An incident happened at office yesterday. A manager recommended a reassignment of an employee and his supervisor opposed to the idea. An argument took place which resulted to bullying by the manager. The supervisor, in turn, bursted in tears.
Incidents like this really happen in the office, at home or anywhere. How could the leader influence others to do or follow what he wants them to do?
First, the leader must connect with the people he leads. The leader must love his people. If he has a stained relationship with the one he leads, influence would be difficult. If he shows love and care for his people, anything he does or presents would be easily accepted by them.
Second, the leader must not only possess the abilities and skills of a leader but he must also be a H.O.T. one. H.O.T. which means hands-on and transactional is coined from the term used in the book of Bruce Tulgan. As a hands-on leader, he spends lots of time with employees spelling out expectations and clarifying standards.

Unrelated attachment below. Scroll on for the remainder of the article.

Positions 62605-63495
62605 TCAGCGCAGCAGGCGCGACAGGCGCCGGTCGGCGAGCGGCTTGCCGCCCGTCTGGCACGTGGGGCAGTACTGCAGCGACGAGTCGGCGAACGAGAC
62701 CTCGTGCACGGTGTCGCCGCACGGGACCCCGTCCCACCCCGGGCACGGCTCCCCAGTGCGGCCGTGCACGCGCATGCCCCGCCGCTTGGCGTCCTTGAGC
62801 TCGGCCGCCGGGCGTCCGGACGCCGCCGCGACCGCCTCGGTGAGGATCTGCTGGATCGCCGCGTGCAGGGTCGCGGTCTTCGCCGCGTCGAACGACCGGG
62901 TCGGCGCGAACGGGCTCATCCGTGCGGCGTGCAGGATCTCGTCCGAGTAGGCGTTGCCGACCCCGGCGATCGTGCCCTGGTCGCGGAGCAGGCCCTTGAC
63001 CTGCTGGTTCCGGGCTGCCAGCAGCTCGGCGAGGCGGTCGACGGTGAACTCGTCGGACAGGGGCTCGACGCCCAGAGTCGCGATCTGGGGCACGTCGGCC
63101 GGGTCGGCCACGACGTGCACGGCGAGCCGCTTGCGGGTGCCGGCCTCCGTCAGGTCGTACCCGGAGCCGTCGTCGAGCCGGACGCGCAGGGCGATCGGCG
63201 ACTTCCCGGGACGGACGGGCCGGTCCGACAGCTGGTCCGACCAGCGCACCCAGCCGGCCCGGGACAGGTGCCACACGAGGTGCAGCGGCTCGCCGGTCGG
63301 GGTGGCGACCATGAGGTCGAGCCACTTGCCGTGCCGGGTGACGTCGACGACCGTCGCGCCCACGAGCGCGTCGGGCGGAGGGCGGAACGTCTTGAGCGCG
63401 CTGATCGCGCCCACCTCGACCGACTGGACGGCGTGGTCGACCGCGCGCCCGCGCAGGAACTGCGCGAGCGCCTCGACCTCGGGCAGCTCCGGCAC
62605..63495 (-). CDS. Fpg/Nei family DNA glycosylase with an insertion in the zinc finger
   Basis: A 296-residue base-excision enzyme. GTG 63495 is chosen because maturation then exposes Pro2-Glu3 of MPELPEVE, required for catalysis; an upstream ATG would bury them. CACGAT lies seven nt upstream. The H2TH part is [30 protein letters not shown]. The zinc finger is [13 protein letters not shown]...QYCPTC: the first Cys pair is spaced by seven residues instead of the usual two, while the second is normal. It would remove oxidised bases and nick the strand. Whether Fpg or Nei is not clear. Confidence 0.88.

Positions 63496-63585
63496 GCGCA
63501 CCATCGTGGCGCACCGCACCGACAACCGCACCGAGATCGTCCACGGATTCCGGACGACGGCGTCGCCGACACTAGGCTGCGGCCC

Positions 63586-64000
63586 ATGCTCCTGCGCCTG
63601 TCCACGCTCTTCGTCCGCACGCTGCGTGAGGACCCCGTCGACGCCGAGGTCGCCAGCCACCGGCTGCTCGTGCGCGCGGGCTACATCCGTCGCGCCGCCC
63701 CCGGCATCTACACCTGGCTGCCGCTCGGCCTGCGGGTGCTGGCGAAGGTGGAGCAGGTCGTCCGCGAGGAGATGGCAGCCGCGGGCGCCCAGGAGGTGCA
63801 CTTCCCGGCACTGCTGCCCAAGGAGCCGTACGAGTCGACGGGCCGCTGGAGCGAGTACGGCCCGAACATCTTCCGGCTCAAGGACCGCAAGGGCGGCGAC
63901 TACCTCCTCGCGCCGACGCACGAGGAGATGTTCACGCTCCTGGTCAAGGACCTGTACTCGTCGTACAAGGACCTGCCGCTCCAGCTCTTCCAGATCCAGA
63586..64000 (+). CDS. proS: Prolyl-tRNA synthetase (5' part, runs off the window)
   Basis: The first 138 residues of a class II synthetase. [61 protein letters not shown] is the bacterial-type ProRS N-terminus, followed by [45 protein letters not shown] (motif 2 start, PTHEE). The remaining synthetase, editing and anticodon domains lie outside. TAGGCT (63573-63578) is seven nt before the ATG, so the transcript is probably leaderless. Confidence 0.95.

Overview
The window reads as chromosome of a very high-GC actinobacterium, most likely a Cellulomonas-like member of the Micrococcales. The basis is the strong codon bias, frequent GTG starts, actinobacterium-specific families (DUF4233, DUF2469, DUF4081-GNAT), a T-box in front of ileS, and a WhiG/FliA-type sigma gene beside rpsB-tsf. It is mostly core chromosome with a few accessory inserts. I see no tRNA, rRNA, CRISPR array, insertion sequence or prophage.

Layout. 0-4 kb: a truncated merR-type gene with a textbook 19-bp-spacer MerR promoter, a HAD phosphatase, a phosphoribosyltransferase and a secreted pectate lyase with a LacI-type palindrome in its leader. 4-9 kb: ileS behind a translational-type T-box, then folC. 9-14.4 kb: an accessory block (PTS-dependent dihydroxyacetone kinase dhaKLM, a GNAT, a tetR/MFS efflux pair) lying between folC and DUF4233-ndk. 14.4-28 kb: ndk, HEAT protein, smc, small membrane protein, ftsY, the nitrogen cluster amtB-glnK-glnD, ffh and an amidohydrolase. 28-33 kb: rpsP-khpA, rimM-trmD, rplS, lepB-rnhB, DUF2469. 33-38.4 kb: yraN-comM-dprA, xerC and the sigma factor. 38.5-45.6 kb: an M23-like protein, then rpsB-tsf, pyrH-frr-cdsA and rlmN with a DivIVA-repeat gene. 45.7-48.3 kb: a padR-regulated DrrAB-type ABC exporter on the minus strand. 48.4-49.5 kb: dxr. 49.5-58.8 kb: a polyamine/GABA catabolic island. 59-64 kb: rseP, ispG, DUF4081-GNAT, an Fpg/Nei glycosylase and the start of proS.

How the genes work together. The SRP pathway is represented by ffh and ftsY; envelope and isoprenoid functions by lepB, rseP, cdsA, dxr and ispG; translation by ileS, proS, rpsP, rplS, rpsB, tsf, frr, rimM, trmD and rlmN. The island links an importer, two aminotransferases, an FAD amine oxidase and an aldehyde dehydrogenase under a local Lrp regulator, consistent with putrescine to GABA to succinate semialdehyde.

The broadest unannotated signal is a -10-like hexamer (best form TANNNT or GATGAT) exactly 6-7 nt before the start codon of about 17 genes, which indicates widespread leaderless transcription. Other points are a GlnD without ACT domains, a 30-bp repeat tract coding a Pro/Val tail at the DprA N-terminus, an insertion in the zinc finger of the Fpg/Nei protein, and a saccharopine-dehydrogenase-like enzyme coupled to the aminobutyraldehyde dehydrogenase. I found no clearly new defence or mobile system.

Third, the leader is a role model to his people. He walks the talk. He has integrity, his words and actions match. He is honest and trustworthy.
Fourth, the leader is a good communicator. He must be able to communicate to his people the reasons and the rationale behind his decisions and requests, presenting the needed data, if possible. In doing this, he must also maintain a genuine respect for others’ ideas and perspectives. If we show willingness to listen to our people first, it will be easy for us to influence them to agree to our opinions and decisions.
According to Dr. Blaine Lee of the Power Principle, these are the words we say to ourselves to check for persuasion:
Have I told them why?
Do they understand why?
Have I tried to help them understand why?
Would it help if they understood why?
Would I like them to understand why?